Spalding Arts & Crafts Society’s centenary year

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Spalding Arts & Crafts Society’s exhibition from Sunday is a bit more special than usual.

It’s the society’s Centenary Exhibition, and it runs at Ayscoughfee Hall Museum until the end of May.

Members of Spalding Arts & Crafts Society busily at work.

Members of Spalding Arts & Crafts Society busily at work.

The exhibition is due to be opened by society chairman Mo Teeuw on Sunday (2pm) and it is hoped that members will submit 100 paintings in recognition of the 100th anniversary.

Visitors to the exhibition can vote on their favourite work for the People’s Choice Award – the winning picture from 2014, Just Crabbing by Wyn Cocks, appears below.

Publicity secretary Maggie Goodsell says the society was begun as therapy for wounded First World War soldiers recovering in the town’s Johnson Hospital.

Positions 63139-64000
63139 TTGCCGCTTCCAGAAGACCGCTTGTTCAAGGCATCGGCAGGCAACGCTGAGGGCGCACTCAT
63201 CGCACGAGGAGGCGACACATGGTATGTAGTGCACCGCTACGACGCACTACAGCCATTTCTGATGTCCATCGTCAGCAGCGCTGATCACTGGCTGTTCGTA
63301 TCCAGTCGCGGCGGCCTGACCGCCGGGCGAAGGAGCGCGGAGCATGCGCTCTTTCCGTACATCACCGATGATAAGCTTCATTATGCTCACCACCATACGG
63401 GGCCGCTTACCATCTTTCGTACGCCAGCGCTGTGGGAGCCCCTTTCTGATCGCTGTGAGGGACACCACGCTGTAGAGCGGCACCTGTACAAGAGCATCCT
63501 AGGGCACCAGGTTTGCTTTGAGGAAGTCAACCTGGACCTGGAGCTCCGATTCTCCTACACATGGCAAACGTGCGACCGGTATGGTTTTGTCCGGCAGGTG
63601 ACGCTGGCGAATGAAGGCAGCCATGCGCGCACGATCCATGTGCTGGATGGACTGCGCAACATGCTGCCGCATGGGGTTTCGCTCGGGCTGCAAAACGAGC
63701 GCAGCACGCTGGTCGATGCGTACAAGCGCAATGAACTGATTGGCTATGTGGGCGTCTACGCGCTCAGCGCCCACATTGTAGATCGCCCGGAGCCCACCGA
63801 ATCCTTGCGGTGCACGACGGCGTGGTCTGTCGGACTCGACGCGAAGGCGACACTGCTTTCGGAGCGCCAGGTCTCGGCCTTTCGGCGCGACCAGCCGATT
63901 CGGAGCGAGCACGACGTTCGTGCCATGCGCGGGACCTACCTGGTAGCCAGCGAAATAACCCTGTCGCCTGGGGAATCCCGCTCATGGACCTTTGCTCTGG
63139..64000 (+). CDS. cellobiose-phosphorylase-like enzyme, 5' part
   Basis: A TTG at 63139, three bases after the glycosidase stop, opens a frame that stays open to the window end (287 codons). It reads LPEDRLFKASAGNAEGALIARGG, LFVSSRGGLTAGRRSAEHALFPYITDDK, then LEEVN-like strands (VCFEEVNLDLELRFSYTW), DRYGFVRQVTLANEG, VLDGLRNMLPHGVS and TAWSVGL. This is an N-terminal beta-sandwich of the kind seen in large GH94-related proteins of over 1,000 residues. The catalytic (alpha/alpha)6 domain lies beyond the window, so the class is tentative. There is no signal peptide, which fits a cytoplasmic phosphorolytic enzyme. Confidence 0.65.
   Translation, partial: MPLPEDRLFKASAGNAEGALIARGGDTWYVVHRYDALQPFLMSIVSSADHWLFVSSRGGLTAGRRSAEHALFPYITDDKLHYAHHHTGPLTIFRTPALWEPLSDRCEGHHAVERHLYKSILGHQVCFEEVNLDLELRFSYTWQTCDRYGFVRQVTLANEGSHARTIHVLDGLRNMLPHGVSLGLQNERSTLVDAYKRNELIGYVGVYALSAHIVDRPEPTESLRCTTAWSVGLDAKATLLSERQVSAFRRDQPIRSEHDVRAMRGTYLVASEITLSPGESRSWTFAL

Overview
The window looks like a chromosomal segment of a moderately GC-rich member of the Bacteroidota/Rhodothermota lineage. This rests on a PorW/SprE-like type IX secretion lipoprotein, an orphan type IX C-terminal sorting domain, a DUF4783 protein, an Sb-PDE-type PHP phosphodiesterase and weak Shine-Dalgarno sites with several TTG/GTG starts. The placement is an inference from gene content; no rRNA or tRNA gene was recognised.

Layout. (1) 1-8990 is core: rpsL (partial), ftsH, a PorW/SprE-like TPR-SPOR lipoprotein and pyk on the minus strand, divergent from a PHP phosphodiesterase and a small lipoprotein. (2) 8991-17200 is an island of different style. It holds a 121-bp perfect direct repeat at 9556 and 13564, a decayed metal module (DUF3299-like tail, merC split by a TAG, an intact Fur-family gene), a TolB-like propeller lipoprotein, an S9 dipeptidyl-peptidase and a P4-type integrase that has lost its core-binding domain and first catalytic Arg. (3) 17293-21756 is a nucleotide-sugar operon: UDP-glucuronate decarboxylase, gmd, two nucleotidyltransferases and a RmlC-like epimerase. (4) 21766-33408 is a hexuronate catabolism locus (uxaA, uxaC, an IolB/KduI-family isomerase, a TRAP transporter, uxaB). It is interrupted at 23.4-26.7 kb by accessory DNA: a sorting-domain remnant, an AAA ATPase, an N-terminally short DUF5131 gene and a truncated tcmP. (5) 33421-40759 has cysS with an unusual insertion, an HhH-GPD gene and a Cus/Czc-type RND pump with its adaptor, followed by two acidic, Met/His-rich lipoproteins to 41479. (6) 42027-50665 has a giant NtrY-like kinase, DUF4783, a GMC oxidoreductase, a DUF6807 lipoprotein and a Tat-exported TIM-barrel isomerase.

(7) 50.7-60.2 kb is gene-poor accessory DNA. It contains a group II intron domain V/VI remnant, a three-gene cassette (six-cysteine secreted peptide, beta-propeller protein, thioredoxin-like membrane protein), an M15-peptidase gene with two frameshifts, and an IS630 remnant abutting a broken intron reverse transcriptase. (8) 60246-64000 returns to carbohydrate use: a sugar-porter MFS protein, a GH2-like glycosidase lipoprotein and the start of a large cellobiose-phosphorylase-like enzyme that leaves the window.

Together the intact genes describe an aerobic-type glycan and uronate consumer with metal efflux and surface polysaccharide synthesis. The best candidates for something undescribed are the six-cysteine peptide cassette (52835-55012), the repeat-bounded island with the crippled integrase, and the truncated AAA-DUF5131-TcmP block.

She said: “I think it’s probably unusual to have a society that is 100 years old. There are others, but not many. We are quite lucky in that it is still an active society, because there are those that have folded.”

In an age when people can find out how to do anything on the Internet – including paint a picture – around 60 members are still meeting for demonstrations and informal painting sessions.

Maggie said: “The thing with a meeting is you can talk to other people.”

In fact, by popular demand the society has begun monthly untutored painting sessions at Pinchbeck Community Hub, where members can sit and chat or seek advice from other artists on stumbling blocks in their own work.

These are for members only, though the monthly demonstrations are also open to the public – and step by step details of materials and techniques used appear on the society’s website.

Maggie says an appreciation of or interest in art is all that is required to join the society, and members work in all media, from watercolours and oils to acrylics, pencils and even crafts, sewing and pottery.

For instance, Maggie crafts and paints and one of her favourite subjects is flowers. She had a ready source of inspiration for many years as she and husband Mark grew sweet peas on their smallholding at Low Fulney in Spalding. Unusual bulbs collected by Mark are another still life subject for Maggie.